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IT HAS been almost a year since the attacks on Sept. 11 shocked the world, but the war on terror is far from over. The extent and the vicious nature of the tragedy had raised deep hopes, worldwide, that the root causes would be addressed, and valuable lessons would be learnt, but such hopes have fast dissipated.
There was no lack of support, from many countries in the world, for America's "war on terror," and no lack of cooperation either -- sometimes reluctant but often willing. In the fields of intelligence, a great deal of assistance was offered and rendered in tracking down suspects and squeezing their financial resources.
Yet the Americans have plainly frustrated, if not betrayed, the trust of those who had hoped the anti-terror war would be conducted on the firm basis of objectivity, a high degree of responsibility, and justice.
It is very true that it was not possible to link the September atrocities to any understandable, let alone legitimate, cause. No cause could justify using passenger planes carrying innocent civilians as rockets against other innocent civilian targets, resulting in an immense loss of life, and catastrophic destruction.
Yet, if there was total revulsion for the September attacks themselves, there was certainly a prevailing feeling in their wake that America's selective approach to international problems and the misapplication of International Law and justice needed to be examined and drastically rectified.
Even away from the impact of the attacks, and since the dramatic collapse of the Soviet Union which left America the unchallenged leader of the world, concerns were already rising that the application of double standards, and the serious deviation from the right values and principles, accompanied by total reliance on the supremacy of military power, were leading to international chaos, hopelessness and despair.
Instead of taking Sept. 11 as the long awaited wake-up call, the US administration inconsiderately eliminated any possible advantage and quickly resorted to the old style of handling a major world crisis and a devastating national tragedy -- by imposing hegemony, pursuing short-sighted goals, and settling old scores.
This is consolidating, rather than alleviating the bitterness and vast fears which many believed were behind the culture of hate and vindictiveness that produced the brutal September attacks.
Two significant blunders seriously compromised the American effort. One was US submission to Israeli pressure advocating that any Palestinian or Arab action resisting or opposing the continued Israeli occupation of Arab lands, should be put on the list of targets. The other was the frenzied calls for an attack on Iraq with the declared intention of bringing down Iraqi President Saddam Hussein's regime.
Both issues have been nurturing anti-American feelings in the region for a long time. They have contributed to deepening mistrust, tension and frustration. Many believed that if the Americans revised their policies toward these two pressing issues they would cover significant ground in regaining trust, and prestige; and as a result, achieve significant gains in the war against terror.
This unfortunately did not happen, in fact the exact opposite did. By unreservedly adopting the policy of a right-wing racist government in Israel, the US became directly accountable for every atrocity that Israel commits on a daily basis. By branding even legitimate Palestinian resistance to the Israeli occupation as pure unjustified terror, as Israel maintains, the US is allowing much of the support for its justifiable war on terror, to decrease.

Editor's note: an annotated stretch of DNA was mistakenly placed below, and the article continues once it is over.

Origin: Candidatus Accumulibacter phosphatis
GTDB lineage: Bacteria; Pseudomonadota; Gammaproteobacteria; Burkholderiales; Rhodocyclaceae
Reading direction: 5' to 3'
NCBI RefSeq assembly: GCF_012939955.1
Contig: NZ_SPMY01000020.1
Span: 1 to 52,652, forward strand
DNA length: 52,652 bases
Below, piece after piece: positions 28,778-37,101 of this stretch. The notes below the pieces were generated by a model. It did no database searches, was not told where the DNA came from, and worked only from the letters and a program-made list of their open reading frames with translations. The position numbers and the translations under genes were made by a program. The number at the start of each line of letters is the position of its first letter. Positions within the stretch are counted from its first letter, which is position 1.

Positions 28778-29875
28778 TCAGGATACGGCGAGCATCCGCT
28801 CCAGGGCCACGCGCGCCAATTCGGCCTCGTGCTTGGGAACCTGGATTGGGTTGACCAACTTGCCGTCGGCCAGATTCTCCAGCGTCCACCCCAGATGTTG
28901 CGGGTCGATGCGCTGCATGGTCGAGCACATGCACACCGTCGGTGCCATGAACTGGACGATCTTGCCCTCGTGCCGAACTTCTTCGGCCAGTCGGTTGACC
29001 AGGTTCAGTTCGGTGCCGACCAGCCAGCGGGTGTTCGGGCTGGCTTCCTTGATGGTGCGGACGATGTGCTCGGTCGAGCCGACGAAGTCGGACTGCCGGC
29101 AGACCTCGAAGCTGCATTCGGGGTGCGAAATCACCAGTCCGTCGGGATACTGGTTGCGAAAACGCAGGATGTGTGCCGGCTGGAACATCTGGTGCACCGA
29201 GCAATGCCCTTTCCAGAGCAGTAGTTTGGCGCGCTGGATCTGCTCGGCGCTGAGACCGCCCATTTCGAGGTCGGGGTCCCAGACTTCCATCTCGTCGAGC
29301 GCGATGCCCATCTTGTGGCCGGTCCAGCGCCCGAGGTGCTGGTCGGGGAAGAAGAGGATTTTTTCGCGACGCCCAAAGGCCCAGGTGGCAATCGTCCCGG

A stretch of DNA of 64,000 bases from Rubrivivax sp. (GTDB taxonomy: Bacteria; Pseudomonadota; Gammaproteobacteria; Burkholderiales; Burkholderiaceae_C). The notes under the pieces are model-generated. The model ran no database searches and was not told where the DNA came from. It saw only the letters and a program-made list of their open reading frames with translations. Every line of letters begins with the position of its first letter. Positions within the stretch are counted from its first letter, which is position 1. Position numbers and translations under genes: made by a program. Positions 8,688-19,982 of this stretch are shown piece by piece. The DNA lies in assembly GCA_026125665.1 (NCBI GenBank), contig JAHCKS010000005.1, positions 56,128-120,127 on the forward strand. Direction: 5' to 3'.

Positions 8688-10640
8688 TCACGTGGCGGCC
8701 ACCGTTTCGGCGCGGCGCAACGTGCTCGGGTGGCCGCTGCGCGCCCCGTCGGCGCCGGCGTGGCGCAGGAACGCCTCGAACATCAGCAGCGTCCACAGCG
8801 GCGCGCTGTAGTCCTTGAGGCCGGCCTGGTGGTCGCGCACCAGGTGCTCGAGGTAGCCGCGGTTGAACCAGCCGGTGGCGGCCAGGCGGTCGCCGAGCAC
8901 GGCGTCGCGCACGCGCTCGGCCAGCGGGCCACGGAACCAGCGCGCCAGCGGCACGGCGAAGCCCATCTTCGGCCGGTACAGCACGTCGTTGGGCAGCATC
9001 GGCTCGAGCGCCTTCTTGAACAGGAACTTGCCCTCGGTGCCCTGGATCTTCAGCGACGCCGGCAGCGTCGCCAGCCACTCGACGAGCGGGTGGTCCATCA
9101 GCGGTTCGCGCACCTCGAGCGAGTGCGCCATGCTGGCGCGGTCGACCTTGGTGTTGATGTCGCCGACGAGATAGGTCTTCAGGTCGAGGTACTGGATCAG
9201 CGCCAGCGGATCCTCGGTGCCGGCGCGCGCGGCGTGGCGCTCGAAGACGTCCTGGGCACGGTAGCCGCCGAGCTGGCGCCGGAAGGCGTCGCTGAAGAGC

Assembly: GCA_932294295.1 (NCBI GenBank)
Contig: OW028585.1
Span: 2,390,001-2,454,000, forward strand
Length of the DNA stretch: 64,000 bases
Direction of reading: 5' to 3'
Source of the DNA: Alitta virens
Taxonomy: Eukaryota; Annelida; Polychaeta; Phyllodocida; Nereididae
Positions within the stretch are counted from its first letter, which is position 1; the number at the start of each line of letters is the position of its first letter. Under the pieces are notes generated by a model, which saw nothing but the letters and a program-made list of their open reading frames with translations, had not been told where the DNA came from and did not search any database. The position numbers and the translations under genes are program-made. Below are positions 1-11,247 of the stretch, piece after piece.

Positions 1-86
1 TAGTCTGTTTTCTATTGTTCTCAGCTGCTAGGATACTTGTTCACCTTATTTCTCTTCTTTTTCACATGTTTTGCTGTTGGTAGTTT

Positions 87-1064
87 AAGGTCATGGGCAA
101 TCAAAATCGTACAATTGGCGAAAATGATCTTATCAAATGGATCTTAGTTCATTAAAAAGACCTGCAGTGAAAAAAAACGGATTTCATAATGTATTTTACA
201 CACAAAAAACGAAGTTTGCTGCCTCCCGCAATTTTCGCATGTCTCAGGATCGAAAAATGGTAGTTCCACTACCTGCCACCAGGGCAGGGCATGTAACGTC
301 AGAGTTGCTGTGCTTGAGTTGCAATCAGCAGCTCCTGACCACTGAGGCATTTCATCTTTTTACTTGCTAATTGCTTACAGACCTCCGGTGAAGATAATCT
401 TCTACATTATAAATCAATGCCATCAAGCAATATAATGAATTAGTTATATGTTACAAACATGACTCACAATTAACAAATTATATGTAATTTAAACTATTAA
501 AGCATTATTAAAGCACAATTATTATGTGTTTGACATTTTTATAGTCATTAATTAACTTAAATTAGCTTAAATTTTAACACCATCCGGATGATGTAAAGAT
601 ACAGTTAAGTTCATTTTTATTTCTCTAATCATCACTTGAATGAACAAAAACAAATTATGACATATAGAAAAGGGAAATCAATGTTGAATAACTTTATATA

It is true that some of the resistance methods, such as suicide bombings targeting civilians, are undeniably wrong, and even the Palestinian National Authority has described them as acts of terror. Yet the Palestinian issue -- the result of a struggle between two peoples, one of which is deprived of all its legitimate rights -- is a totally different matter and should be treated independently.
The US insists that it should change the regime in Iraq by military force, but is struggling to find a pretext, let alone a legal cover for this undertaking. In the absence of both, and despite extensive intelligence efforts to find any proof linking Iraq to Sept.11 or Al Qaeda, the remaining claims range from Iraqi defiance of UN resolutions, to stockpiling of weapons of mass destruction (WMD), which are a threat to regional and world security.
In the eyes of most people such allegations are striking examples of a selective approach to issues and an application of double standards. Is Iraq the only country that can be accused of failing to comply with UN resolutions? Is it the only country that possesses WMD, if it does?
What about Israel? While Iraq does not occupy even an inch of any of its neighbours' territory, Israel, in blatant defiance of International Law and UN resolutions, continues to occupy vast areas of Syrian, Lebanese and Palestinian land and build settlements on them, and continues to violate every international rule and commit every heinous atrocity.
While Iraq is only accused of stockpiling WMD, Israel is known to possess a huge nuclear arsenal and ominous leaks indicate that the Israelis would use it.
The war on terror would have been won by now had it not been messed up and wrongly entangled with unrelated issues. Terror remains a real danger to our existence and civilisation. It should indeed be eliminated, and all efforts should be mobilised towards achieving that end. The first step though is to address injustice and accept the rule of law.
The writer is former ambassador and permanent representative of Jordan to the UN. He contributed this article to The Jordan Times.
© 2002 The Jordan Times
Reprinted for Fair Use Only.